Last year, they just weren’t fast enough. Unfortunately for the Patriots, that was one of the bottom lines. Receivers struggled to get open against good coverage, and linebackers and corners were left watching as backs and receivers on the opposition blew past them on their way to a first down or even the end zone.
Over the years, many of Bill Belichick’s preferences and the entire New England front office, whether it’s draft picks, trades, or free agency, have been about intellect. Cerebral players show an excellent football IQ and will understand New England’s playbook were chosen over fast, athletic players with raw physical traits that were favorable.
Is The NFL Truly Getting Faster?
The game tape is all the evidence necessary to show how much faster the NFL is getting. However, the raw metrics support the same. Overall the 40-yard dash time at the NFL combine has gotten 0.11s quicker in the last ten years, which may not seem like a tremendously significant change. Still, in a battle of inches, which most plays become in the NFL, it’s critical, and this trend has been a consistent change in the faster direction.
Of the ten fastest 40-yard dash times recorded in the combine, six happened in the last ten years, and three between 2020 and now. Combining these changes with the increasingly pass-centric nature of the league (the percentage of passing plays has increased steadily in the last 30-40 years), the need for speed is seemingly taking over the league.
What Happened Last Season?
Time and time again last season, the Patriots not only saw speedsters like CeeDee Lamb, Jonathan Taylor, and Stefon Diggs pass their defense. Even less proven struggling players like Duke Johnson and Devin Singletary were all opponents needed to do was get to the outside to be good to go. For example, in the playoff game against Buffalo, the speedy Micah Hyde intercepted a near-perfect touch pass because Nelson Agholor couldn’t complete his route in time.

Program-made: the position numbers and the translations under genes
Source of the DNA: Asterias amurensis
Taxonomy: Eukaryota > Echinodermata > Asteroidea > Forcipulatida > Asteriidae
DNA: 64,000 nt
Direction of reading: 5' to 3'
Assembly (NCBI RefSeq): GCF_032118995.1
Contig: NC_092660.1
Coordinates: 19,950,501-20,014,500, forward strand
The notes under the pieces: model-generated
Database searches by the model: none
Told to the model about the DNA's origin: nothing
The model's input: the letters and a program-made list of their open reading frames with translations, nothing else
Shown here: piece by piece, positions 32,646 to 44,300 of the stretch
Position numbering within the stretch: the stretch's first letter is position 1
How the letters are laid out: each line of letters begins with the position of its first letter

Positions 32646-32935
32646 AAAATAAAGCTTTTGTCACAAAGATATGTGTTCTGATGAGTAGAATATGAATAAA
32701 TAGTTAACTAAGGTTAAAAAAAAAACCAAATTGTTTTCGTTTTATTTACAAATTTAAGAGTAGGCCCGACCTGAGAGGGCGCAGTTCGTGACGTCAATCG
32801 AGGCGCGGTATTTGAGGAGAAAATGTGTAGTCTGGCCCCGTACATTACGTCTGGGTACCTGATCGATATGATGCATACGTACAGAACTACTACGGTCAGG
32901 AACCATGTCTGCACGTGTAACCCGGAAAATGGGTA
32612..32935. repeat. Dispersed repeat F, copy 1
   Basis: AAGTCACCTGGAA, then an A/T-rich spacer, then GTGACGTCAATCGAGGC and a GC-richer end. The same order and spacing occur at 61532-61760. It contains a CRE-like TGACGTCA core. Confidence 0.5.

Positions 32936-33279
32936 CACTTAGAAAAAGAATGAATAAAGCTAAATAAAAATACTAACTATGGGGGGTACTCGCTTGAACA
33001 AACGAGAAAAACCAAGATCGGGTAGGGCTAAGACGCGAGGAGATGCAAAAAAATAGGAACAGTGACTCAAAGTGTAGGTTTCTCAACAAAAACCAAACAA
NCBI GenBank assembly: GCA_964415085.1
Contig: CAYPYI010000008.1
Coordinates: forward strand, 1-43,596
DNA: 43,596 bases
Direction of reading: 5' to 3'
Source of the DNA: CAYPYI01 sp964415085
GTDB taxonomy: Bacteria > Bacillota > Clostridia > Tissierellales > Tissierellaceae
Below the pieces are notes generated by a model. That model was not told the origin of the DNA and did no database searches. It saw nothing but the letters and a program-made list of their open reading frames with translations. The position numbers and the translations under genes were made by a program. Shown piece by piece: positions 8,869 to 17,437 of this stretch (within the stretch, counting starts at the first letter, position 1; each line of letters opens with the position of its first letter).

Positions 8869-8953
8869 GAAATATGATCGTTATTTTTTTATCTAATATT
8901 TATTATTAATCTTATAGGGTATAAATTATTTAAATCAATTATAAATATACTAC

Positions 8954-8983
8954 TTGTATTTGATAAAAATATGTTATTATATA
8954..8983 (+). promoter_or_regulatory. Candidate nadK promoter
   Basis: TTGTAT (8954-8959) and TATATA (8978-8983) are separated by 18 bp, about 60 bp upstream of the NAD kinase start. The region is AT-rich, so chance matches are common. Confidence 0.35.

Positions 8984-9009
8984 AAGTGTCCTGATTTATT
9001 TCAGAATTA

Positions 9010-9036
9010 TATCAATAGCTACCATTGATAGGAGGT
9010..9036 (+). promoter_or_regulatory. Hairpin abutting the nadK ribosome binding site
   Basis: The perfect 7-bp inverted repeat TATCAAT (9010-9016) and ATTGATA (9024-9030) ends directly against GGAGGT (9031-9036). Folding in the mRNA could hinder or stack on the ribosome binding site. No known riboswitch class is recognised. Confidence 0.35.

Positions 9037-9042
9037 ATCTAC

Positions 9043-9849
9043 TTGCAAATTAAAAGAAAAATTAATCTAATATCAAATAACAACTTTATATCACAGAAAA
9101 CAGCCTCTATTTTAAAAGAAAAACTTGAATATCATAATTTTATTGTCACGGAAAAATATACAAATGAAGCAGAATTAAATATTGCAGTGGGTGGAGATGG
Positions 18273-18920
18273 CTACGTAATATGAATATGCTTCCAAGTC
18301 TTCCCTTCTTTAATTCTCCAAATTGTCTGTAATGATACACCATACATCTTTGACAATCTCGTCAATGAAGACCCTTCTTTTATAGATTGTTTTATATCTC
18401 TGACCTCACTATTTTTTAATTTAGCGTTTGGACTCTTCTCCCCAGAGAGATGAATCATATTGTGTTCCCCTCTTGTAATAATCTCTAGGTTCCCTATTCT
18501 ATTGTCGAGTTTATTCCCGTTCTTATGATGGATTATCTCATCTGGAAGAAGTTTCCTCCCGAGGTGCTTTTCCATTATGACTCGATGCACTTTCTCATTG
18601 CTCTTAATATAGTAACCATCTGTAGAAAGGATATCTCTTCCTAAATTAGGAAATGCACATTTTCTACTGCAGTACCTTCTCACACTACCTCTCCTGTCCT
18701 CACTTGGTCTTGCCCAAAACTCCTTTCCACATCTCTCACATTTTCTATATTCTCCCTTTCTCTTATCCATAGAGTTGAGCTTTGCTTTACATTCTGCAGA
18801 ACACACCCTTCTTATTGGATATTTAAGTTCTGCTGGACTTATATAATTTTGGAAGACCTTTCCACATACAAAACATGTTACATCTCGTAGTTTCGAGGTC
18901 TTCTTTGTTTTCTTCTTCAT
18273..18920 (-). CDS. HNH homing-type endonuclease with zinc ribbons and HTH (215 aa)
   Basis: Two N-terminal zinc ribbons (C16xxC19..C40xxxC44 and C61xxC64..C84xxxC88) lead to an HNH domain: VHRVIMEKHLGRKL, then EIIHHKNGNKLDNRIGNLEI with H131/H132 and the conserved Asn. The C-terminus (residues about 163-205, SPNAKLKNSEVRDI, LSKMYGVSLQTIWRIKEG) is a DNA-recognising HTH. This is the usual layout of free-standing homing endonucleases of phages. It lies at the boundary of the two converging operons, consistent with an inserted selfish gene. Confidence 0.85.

No matter how excellent the play design, in the end, the defender needs to be able to get to the player with the ball. Running backs need to use their openings to outrun the front seven, and the receivers need to be able to create separation during their routes and ideally run for more after the catch.
The failure to do that was a big reason for the lack of punts forced and the number of fizzled possessions down the s retch. In addition, neither side of the ball boasted a player of such terrifying speed that teams needed to give extra attention to them.
The shutdown ability of corners like Xavien Howard and the sheer speed of receivers like Tyreek Hill can change a team. They are not only extremely fast in their playmaking but also serve as excellent decoys to allow others on his team to gain openings. Another trait that both those players share is that this year they will be playing for the Dolphins, a divisional rival of the Patriots.
This isn’t to say that cerebral and tough football has gone down the drain. Football is still a game won in the trenches, and there is a good play call behind almost every great play. Players like our own Devin McCourty, who, while aging, has a very acute sense of the field and a helpful ability to execute the defensive vision of the team, are still very important. On the offensive side, Kendrick Bourne has a natural sense for route running and systematic play execution.